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peter.segment at wronghead

Aug 1, 2012, 2:37 AM

Post #1 of 6 (427 views)
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trampCrypt family of CLI programs

On 31/07/12 19:25, Robert J. Hansen - rjh [at] sixdemonbag wrote:

> Set up a trusted introducer/certificate authority and presto, bang,
> you're off to the races. When Alice comes on board at the company, the
> local authority generates a certificate for her, sets up her
> Thunderbird+Enigmail installation

Alice doesn't understand what a certificate is and hasn't got the
time necessary to do so. More importantly, she hasn't got a
Thunderbird+Enigmail installation and has no intention of getting
one (or anything else that needs to "be installed") on each and
every computer on which she performs the tasks requiring the
software tool we are searching for here. Alice wants to plug a
USB stick into a computer, *any computer*, and start a CLI program
with something like:

trampEncrypt -myKey=xyz.bin -key=bob.bin cleartext.file ciphertext.file

or:

trampDecrypt -myKey=xyz.bin ciphertext.file cleartext.file

In either case, the program will ask for the pass-phrase to decrypt
xyz.bin, and, in case of encryption, some entropy key-presses.

(The third program, trampKeygen, will be executed only in controlled
environment).

(Add a -text flag for trampEncrypt to pre-compress plaintext and
produce base64 encoded ciphertext and vise versa for trampDecrypt
and that pretty well completes the functional specs.)

> In order to communicate securely with someone outside the
organization, she calls up the certificate authority...

The hypothetical benefit of secure communication with the "general
public", i.e., non-members of the group is not considered here.
There is no benefit of key file internal structure conformance to
pgp/gpg or end-user algorithm choice.

> You must have physical control over the hardware for GnuPG to be used
> safely. "Drive-by" machines have uncomfortably high malware infection
> rates. Don't use GnuPG except on machines that you physically control
> and are confident are free of malware.

Assume, please, that the requirement to use the software on multiple
ad-hoc computers is quite "hard". I won't get into what these may or may
not be here; but it has been determined that in this case the risk
is quite low, while the operational flexibility is invaluable.

Perhaps as an aside...: I have no doubt whatsoever that the total
population of MS Windows computers owned and operated as his or her
"trusted machine" by an average gpg user has a much, much greater
malware infection rate than ad-hoc computers to be used by the
members of this group. Yet somehow, malware is not considered a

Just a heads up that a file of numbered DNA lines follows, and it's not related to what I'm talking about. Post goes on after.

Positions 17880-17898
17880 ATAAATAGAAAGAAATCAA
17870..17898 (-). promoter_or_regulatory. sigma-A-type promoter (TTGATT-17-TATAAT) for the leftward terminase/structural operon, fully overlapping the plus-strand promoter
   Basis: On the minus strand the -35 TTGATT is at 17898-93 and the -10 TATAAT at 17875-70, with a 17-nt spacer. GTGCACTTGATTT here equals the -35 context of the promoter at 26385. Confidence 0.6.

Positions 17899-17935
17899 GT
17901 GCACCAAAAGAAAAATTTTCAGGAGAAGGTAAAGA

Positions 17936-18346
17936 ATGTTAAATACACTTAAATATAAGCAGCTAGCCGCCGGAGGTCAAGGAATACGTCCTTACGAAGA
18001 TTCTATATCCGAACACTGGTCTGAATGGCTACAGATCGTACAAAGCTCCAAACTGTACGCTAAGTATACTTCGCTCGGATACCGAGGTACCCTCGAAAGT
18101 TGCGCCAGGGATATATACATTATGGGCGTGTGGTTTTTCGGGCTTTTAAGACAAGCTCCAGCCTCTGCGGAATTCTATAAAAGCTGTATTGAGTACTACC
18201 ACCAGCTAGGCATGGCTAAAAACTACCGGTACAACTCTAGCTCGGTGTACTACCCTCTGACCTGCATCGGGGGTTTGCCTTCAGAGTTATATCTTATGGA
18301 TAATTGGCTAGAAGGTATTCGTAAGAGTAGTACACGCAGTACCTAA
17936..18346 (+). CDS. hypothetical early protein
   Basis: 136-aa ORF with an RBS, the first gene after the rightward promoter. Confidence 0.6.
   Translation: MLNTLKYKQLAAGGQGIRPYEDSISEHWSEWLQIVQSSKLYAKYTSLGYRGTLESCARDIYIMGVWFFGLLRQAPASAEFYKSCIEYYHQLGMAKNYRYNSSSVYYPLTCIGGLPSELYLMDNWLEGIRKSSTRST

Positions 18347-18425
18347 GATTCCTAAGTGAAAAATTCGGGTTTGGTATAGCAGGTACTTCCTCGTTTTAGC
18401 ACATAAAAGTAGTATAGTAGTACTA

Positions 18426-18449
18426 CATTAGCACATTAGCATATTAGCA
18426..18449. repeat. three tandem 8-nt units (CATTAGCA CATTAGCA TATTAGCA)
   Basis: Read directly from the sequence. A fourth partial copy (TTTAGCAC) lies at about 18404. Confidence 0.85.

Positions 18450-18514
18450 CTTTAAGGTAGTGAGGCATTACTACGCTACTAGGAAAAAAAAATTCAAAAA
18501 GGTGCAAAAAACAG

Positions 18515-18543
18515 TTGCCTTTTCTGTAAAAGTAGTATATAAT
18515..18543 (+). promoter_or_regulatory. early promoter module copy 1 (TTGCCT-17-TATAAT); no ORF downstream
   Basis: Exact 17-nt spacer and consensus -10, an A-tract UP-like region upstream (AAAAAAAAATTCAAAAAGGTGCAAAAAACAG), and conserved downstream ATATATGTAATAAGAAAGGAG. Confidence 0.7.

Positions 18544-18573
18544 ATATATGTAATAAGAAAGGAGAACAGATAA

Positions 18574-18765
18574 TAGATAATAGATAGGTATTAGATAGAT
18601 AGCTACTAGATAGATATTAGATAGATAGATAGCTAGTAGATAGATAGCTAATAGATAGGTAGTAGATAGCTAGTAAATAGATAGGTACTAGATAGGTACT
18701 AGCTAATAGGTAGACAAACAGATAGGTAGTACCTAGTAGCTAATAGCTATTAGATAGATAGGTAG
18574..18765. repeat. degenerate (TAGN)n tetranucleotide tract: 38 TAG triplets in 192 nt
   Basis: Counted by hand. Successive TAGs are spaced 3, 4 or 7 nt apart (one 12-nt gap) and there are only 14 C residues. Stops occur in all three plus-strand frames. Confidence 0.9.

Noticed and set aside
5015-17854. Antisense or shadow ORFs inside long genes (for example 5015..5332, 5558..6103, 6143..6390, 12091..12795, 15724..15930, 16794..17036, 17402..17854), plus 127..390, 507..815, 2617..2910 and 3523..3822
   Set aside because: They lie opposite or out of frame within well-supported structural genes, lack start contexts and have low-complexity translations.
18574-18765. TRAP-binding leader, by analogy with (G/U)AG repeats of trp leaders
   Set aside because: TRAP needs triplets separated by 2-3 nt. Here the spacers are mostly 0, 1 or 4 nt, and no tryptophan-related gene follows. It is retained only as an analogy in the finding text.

problem worth addressing by gpg architects and use experts - as it
indeed shouldn't be. However, it is invariably used to quickly
trump any requests for a "gpg-portable" variant. Why is that so?

Much as I appreciate all comments provided, I can't help but
observe that those offered so far mostly debate the wisdom of the
requirements and not speculating on the best way to satisfy them.
For instance, what is the feasibility of "scissoring out" just the
required functionality from the gpg code base and then wrap it into
three CLI programs (trampKeygen, trampEncrypt, trampDecrypt)?
(trampSign and trampVerify could be added if there is ever any
need for signing identified by this - or some other group of
trumpCrypt family of CLI programs).

Is there perhaps a previous version (pre-"agent", specifically) that
would be a better candidate for such an endevour? Are there any
security implications that one should watch out for in earlier
versions of crypto primitives in gpg code base?

Peter M.



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rjh at sixdemonbag

Aug 1, 2012, 12:22 PM

Post #2 of 6 (411 views)
Permalink
Re: trampCrypt family of CLI programs [In reply to]

On 8/1/2012 5:37 AM, peter.segment [at] wronghead wrote:
> Alice doesn't understand what a certificate is and hasn't got the
> time necessary to do so.

Pardon me for being blunt: she's boned.

> The hypothetical benefit of secure communication with the "general
> public", i.e., non-members of the group is not considered here.
> There is no benefit of key file internal structure conformance to
> pgp/gpg or end-user algorithm choice.

I've read this a few times and I don't understand the point you're
trying to make, I'm sorry.

> members of this group. Yet somehow, malware is not considered a
> problem worth addressing by gpg architects and use experts - as it
> indeed shouldn't be.

If you'll only consider 'authoritative' sources, Werner has said several
times that so-called 'portable' GnuPG installations are too prone to
malware for him to recommend using them. (I don't recall if his
reasoning is "USB tokens are malware vectors and if you go about
plugging your token into strange computers you'll be sorry", or "any
computer that lets strangers plug in USB tokens is probably already
compromised, so don't use them or you'll be sorry." It is quite
possibly both.) I've heard similar remarks from other people. You may
find a brief perusal of the archives to be very illuminating.

Further, malware is a very real concern for GnuPG's architecture. For
example, consider GPGME: rather than have a shared library that can be
hijacked by Process A (i.e., malware) to compromise Process B's
security, GPGME spawns an entirely new GnuPG invocation and uses the
process barrier to help keep malware from propagating into the core.
Malware is also one of the reasons why GnuPG supports smart cards: smart
cards are much more resistant to exploitation than is a desktop PC.

> However, it is invariably used to quickly trump any requests for a
> "gpg-portable" variant. Why is that so?